An episode of First Issues on fake qualifications.


First Issues: Christmas Budgeting

An episode of First Issues on Christmas Budgeting.


Friday, 8 February 2013

My latest idea

I’ve had a brilliant idea. It’ll solve all our problems.

Ban pens. Ban ink as well. Ban anything that can be used to sign a contract.

I think the time has come to seriously consider whether we are grown up enough to sign contracts.

Frankly I’m becoming a bit impatient with the number of people who come to Consumer Watchdog who find themselves the victims of the contracts they signed. The worst part is that none of these people were forced to sign them. Nobody was holding a gun against their heads, their children hadn’t been kidnapped and nobody had compromising photos of them in embarrassing situations. They had all signed them voluntarily. The only forces that had impelled them to sign were desire, pride or naivete. Oh, a dose of abuse as well.

The first thing that inspired us to start Consumer Watchdog, nearly ten years ago, was store credit. The most outrageous element was, of course, the interest rates that certain stores then charged. Some still do charge shocking interest rates but the most extreme cases appear to have gone away. What’s more in those days the stores didn’t even say what the interest was going to be and nor did they disclose the total amount that had to be repaid on credit. When we told them about the Control of Goods (Marking of Goods) Regulations 1974 which required them to disclose the total amount repayable they quickly changed the way they advertised. Well some of them did. Others took a bit longer to OBEY THE LAW but they do these days.

What also affected us about store credit agreements was the contracts the store’s victims, sorry I mean customers, were signing. One that I saw included a clause that said the customer had received the goods, had inspected them and that they were satisfactory. But this was the contract the customer signed IN THE STORE, before they had even paid for whatever third-rate goods they’d bought, perhaps a week before they had been delivered. They would never be able to reject damaged or incorrect goods. That was abusive.

Another contract, one full of incomprehensibly long words, included a clause saying that the customer confirmed that he or she understood the contract perfectly and vowed never to claim otherwise. Even if it was full of terms like “domicilium citandi et executandi” which virtually nobody understands, the customer could never, in theory, say they hadn’t understood it.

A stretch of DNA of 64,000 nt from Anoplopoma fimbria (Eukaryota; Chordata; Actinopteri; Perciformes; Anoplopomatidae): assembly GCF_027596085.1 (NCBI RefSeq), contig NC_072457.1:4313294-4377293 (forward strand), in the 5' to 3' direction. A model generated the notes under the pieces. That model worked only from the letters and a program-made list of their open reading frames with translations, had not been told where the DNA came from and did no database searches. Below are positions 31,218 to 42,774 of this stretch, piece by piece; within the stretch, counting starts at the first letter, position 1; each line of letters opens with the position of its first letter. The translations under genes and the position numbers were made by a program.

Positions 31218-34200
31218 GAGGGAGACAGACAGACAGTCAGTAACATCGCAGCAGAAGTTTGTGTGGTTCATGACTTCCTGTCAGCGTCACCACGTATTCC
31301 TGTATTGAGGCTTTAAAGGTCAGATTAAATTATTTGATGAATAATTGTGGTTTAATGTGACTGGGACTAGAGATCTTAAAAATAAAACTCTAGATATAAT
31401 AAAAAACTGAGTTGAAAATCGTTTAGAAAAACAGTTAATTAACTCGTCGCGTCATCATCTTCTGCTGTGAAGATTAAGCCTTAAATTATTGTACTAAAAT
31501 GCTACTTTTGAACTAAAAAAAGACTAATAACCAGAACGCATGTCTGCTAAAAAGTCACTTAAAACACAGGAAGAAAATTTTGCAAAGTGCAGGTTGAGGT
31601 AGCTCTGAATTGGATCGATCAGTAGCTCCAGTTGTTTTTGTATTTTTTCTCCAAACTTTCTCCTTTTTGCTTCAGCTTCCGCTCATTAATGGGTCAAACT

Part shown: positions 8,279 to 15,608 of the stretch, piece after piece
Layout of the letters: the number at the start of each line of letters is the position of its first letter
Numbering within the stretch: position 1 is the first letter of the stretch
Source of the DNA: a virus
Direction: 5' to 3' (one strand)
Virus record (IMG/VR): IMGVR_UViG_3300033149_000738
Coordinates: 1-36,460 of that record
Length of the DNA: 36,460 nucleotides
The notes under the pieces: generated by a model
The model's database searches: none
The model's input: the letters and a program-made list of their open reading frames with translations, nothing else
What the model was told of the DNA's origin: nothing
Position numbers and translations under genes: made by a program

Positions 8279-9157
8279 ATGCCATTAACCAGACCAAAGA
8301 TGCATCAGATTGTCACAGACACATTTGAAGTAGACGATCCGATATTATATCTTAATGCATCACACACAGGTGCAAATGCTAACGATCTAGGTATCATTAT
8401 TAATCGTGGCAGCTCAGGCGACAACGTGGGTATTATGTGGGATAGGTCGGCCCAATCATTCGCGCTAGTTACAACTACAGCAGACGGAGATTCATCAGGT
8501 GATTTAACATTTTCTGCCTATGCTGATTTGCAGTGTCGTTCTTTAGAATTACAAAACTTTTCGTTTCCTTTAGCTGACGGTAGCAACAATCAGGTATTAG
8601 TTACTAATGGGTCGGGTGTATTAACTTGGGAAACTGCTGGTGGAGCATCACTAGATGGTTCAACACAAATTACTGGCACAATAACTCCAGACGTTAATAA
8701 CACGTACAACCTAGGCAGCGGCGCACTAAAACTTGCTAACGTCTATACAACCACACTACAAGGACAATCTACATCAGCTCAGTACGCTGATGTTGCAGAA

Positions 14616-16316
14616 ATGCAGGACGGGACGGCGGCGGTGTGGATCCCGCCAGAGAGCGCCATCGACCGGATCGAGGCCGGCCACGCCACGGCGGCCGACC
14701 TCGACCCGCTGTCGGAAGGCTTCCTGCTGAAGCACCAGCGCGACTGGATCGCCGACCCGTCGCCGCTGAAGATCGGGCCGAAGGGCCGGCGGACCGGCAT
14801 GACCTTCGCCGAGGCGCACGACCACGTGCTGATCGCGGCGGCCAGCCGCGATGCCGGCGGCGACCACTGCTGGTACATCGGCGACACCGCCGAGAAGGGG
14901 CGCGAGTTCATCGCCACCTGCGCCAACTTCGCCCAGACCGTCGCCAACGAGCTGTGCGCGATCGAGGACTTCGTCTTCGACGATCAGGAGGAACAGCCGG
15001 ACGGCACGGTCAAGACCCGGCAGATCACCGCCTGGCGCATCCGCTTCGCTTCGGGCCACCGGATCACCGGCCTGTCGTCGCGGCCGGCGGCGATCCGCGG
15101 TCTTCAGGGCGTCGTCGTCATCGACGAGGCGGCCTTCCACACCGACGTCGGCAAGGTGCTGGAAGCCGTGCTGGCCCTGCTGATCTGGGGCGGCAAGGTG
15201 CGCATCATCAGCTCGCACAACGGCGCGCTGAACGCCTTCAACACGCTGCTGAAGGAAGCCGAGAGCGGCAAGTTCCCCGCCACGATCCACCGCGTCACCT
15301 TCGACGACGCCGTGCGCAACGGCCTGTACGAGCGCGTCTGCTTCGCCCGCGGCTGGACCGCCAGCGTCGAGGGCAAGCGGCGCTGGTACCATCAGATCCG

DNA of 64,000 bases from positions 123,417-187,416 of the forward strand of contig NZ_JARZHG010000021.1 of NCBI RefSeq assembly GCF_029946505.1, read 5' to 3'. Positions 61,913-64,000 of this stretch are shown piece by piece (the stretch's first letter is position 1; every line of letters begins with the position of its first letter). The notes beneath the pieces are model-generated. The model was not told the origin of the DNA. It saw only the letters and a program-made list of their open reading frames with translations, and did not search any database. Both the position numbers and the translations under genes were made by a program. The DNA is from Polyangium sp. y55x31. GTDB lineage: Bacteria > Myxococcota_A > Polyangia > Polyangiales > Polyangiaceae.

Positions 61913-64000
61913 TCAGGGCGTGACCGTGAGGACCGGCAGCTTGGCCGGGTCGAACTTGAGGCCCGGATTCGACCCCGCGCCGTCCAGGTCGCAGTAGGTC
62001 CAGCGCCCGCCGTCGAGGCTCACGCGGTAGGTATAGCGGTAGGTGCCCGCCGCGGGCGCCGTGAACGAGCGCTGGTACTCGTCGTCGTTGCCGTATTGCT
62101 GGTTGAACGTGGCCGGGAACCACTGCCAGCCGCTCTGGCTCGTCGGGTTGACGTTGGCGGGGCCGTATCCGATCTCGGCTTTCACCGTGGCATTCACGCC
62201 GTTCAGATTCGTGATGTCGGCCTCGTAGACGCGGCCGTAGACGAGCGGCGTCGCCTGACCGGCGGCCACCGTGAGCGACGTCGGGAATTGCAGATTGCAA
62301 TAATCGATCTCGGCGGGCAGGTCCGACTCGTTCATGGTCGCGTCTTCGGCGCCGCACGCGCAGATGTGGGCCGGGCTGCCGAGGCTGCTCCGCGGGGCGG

Then there was the worst thing the stores did, something that some of them still do. They won’t let you take the contract away to read it before you sign it. A couple of years we sent some mystery shoppers into all the furniture stores pretending to be customer looking to buy things. Each of them asked if they could see the contract they would be asked to sign. Each of them said they wanted to read it overnight before they made a decision.

One store allowed this. Just one. Others said things like “You can read it when you sign it, then you can keep a copy”. Others said “You get a copy when we deliver the goods”. Others just said “No”.

Why would they do this? Why wouldn’t they allow their customers to read the contract themselves or show it to their partner, parents or friends? You know why.

They didn’t want their customer to know the terms they were agreeing to. They were ashamed to show their customer the contracts. They knew they were abusing their customers and they didn’t have the backbone either to confess this or to behave more decently and write less offensive contracts.

Some of these problems have gone away. Other have not. There are still stores that try and abuse customers using the contracts they need to sign in order to buy things. That’s one very good reason why we should stop signing them. Let’s, whenever possible, stop signing store credit agreements. Let’s be sensible. Let’s buy second hand things sometimes, let’s look in a certain free advertising magazine for expat leaving sales and get a few bargains instead. Let’s save up and buy for cash instead.